Recently, I’ve been reading a wonderful book called Braiding Sweetgrass by Robin Wall Kimmerer. In one of the chapters she writes about the experience of being deeply connected with nature through gardening. She brings forward the question “Do you feel loved by your garden?” The common experience for devoted gardeners is a feeling of accomplishment, joy and wonder when creating a healthy, vibrant environment. Kimmerer’s intention, though, is to help us recognize that, when well cared for, a garden demonstrates it’s gratitude and love by thriving and offering us communion.
The garden provides solace, inspiration, gratitude, exercise and yes, love, throughout the years. According to Dictionary.com, communion is “the sharing or exchanging of intimate thoughts and feelings, especially when the exchange is on a mental or spiritual level”.
Gardeners work hard taking care of the necessary elements of clearing away debris, pruning back wayward limbs, enlivening the soil, watering and harvesting. All to start over again and again. The rhythms of gardening (if you’re following nature’s lead) are cyclical and repetitive. It is easy to get stuck in the mindless drudgery of repetition and obligation.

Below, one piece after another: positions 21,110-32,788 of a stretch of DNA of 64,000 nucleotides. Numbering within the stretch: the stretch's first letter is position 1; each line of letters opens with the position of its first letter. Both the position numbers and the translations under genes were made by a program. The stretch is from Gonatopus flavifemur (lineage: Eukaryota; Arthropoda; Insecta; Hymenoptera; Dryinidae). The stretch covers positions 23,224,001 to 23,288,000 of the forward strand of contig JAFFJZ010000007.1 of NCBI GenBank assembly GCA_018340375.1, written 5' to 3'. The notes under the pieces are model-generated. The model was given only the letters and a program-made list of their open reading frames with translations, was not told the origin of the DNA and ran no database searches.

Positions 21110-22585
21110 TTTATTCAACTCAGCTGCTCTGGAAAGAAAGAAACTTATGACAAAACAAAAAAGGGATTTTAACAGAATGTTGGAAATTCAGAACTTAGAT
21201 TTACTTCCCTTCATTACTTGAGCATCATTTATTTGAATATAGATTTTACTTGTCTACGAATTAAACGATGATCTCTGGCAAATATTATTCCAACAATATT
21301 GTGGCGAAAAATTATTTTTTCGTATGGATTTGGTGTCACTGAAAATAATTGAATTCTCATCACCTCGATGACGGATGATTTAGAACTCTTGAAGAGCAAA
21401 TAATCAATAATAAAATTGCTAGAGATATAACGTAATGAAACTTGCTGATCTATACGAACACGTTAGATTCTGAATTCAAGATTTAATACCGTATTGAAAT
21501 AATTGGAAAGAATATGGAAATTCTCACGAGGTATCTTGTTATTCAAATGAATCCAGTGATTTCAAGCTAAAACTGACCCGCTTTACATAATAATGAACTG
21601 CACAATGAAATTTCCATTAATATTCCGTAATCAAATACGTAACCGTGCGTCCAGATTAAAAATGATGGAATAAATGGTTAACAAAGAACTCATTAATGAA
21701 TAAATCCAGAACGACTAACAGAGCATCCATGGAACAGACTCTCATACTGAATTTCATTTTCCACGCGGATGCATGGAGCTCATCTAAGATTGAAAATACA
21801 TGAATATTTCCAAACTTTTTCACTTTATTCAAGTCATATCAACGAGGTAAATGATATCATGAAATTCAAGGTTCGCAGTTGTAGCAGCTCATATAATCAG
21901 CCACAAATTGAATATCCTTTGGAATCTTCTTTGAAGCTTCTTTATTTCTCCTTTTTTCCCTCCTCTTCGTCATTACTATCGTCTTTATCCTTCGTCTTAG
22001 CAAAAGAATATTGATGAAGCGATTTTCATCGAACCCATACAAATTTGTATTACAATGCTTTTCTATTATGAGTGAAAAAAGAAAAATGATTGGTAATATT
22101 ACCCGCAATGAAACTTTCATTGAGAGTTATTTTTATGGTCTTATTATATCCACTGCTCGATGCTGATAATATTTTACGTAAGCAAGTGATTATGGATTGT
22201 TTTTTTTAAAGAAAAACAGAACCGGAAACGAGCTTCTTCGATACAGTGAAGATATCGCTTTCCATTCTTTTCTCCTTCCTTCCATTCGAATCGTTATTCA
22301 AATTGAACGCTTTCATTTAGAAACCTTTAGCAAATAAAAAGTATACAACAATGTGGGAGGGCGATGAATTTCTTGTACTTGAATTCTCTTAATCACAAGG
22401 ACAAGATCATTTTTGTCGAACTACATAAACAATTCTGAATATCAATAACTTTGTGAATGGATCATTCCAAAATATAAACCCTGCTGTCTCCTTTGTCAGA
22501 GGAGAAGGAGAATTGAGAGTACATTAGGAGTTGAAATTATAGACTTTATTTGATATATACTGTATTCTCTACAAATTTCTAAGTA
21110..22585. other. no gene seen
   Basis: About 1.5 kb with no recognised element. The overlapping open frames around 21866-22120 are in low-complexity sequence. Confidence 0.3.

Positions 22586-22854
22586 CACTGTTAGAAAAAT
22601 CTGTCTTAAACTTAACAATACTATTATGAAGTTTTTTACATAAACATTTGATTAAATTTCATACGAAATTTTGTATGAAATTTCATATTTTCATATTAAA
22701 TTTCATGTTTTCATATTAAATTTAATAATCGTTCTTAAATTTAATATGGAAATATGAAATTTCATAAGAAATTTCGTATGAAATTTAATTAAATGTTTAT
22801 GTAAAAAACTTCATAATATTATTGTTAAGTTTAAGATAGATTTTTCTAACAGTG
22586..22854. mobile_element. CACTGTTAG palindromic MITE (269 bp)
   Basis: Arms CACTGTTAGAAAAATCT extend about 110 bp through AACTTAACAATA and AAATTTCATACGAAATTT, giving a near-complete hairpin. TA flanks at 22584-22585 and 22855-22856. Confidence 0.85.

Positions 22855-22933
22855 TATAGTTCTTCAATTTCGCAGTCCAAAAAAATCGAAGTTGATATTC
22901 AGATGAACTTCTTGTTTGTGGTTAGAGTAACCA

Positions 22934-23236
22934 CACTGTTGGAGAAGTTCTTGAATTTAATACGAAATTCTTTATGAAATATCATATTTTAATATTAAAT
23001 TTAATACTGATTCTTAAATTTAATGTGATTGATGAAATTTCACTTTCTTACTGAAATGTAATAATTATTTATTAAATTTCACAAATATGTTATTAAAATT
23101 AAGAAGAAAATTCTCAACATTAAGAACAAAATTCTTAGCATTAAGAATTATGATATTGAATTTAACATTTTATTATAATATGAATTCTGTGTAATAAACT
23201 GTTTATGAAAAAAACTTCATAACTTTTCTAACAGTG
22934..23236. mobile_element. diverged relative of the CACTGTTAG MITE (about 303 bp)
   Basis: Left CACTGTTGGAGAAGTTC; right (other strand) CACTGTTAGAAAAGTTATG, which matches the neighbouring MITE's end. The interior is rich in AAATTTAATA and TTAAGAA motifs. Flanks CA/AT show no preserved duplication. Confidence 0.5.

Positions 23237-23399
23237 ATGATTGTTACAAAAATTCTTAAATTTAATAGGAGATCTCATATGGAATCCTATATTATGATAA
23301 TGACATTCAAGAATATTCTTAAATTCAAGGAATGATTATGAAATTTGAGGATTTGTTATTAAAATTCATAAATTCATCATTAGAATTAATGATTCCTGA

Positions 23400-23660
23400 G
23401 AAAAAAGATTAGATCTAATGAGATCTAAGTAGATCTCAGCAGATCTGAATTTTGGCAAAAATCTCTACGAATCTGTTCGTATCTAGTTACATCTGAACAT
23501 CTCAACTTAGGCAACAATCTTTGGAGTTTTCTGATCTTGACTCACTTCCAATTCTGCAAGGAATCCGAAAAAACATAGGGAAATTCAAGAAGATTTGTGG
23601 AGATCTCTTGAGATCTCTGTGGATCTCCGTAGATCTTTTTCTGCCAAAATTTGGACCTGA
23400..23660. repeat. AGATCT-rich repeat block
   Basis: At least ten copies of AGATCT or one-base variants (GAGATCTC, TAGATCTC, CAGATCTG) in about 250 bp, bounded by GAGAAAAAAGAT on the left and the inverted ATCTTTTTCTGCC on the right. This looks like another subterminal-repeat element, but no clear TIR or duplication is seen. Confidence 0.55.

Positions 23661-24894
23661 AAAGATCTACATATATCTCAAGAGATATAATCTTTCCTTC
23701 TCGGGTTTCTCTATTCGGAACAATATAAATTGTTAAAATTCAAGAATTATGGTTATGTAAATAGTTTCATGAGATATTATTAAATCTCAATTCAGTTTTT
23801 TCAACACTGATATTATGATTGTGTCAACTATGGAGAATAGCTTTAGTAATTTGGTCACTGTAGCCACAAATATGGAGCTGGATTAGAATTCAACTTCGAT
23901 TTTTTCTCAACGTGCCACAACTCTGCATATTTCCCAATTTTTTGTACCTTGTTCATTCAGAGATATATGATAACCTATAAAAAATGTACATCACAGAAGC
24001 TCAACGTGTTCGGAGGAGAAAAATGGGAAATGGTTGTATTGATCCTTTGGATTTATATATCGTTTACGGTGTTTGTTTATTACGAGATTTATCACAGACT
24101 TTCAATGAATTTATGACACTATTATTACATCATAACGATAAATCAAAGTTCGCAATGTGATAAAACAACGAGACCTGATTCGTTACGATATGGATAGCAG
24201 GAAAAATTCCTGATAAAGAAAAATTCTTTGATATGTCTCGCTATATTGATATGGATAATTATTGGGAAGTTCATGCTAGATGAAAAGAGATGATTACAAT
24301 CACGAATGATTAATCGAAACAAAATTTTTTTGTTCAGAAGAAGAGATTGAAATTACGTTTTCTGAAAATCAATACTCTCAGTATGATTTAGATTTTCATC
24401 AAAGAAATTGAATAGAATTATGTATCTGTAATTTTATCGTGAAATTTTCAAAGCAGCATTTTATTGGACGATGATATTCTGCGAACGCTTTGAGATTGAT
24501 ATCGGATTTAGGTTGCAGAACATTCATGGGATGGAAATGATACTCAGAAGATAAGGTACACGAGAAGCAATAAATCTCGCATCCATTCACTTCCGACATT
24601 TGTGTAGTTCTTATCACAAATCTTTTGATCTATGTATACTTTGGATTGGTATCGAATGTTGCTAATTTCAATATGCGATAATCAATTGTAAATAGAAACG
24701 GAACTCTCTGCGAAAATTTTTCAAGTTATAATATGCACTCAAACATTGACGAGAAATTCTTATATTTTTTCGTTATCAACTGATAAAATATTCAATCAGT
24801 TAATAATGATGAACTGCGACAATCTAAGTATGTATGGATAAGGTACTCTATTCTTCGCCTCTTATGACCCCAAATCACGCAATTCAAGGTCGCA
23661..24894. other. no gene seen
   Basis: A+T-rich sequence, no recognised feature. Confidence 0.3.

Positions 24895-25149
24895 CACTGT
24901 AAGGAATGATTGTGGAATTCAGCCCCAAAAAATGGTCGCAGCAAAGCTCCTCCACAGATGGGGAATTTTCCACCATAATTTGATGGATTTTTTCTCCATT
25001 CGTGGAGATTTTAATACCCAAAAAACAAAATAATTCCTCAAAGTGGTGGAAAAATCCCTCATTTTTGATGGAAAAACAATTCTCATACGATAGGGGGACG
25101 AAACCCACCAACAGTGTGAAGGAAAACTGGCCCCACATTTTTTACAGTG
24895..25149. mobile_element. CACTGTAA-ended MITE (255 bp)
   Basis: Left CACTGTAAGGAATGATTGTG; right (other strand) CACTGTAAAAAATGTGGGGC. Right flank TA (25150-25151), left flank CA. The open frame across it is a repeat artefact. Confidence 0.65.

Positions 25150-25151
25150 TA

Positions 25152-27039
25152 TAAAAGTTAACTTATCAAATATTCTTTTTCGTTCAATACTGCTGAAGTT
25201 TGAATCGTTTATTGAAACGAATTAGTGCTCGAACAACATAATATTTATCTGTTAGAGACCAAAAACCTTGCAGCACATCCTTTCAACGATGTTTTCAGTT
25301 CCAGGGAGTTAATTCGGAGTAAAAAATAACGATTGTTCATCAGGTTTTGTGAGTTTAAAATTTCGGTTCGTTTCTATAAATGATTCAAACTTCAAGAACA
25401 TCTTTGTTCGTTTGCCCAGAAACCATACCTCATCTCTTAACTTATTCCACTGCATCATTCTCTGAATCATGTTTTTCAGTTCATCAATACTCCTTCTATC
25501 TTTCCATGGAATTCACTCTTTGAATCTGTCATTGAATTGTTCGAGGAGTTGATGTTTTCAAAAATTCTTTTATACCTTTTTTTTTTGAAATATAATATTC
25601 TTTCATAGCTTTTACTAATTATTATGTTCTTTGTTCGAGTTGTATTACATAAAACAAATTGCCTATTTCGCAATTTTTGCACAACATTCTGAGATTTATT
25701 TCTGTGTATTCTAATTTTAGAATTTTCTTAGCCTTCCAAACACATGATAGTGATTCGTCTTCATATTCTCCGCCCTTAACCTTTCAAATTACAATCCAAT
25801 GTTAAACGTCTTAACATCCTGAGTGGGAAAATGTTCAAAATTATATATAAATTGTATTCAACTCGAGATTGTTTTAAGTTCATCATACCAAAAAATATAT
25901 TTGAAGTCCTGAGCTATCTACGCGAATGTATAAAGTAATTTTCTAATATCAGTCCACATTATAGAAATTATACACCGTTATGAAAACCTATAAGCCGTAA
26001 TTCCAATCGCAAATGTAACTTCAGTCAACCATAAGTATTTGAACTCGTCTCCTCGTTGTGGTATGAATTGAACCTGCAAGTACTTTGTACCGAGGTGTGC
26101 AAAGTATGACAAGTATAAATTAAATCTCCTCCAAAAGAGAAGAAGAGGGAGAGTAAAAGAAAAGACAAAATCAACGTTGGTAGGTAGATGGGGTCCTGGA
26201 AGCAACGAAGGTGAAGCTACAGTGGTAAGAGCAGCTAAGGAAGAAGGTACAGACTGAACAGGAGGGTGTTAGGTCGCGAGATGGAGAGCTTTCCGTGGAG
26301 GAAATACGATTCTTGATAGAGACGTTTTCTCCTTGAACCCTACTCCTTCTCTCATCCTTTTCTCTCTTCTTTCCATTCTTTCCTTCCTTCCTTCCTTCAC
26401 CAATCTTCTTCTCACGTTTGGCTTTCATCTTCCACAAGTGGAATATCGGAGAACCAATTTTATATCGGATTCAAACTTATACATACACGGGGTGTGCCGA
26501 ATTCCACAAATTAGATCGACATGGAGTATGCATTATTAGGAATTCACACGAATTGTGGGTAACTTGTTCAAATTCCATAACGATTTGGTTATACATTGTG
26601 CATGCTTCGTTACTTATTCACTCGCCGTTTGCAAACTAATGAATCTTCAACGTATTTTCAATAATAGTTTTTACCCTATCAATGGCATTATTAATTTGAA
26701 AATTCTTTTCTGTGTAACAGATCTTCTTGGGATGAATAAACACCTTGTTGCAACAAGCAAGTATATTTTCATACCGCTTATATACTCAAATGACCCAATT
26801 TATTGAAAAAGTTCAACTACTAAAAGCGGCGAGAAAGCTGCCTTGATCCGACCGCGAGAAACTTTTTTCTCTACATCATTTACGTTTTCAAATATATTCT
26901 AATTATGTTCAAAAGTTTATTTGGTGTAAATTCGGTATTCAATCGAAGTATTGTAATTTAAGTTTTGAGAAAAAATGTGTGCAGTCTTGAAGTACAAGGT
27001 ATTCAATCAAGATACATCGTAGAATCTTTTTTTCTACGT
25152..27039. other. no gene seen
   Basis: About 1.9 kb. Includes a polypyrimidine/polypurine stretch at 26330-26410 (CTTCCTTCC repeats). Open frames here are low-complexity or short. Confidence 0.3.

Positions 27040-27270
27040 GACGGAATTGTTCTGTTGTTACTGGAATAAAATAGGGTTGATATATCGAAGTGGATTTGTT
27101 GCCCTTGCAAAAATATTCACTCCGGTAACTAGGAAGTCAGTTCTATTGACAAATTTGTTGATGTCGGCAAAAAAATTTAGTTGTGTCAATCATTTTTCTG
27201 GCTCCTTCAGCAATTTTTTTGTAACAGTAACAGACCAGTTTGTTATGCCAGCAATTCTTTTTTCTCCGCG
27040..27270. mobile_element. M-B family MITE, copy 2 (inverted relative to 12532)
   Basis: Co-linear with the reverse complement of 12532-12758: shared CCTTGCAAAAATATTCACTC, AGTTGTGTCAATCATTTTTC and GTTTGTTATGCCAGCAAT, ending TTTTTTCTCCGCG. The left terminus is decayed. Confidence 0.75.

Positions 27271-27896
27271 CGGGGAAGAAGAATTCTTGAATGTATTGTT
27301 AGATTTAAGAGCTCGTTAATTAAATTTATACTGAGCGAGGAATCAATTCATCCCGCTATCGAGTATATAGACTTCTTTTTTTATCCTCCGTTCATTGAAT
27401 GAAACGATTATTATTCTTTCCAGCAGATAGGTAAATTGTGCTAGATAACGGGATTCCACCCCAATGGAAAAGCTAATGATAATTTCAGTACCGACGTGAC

Instead, consider slowing down and taking projects a little at a time so the experience can be enjoyed. Rest frequently and gaze around the garden – not to look at what needs to be done, though that happens spontaneously – but to commune with the plant life surrounding you. Pause long enough to watch the bees flitting from flower to flower. Or listen to the sound of the hummingbirds and squirrels. Perhaps caressing a scented geranium to stimulate the deep breaths that come with the release of the aroma. Feel the sun on your face. Or enjoy the cool breeze that is offered on a cloudy day.
This is how we receive the love in the garden. Each plant is offering you love through its existence. Even when a plant is crying out for help, it is giving love through its vulnerability and reliance on your love and attention. Everyone wants to be appreciated and cared for. Taking time in the garden to be in communion feeds all of the life in the garden – including you!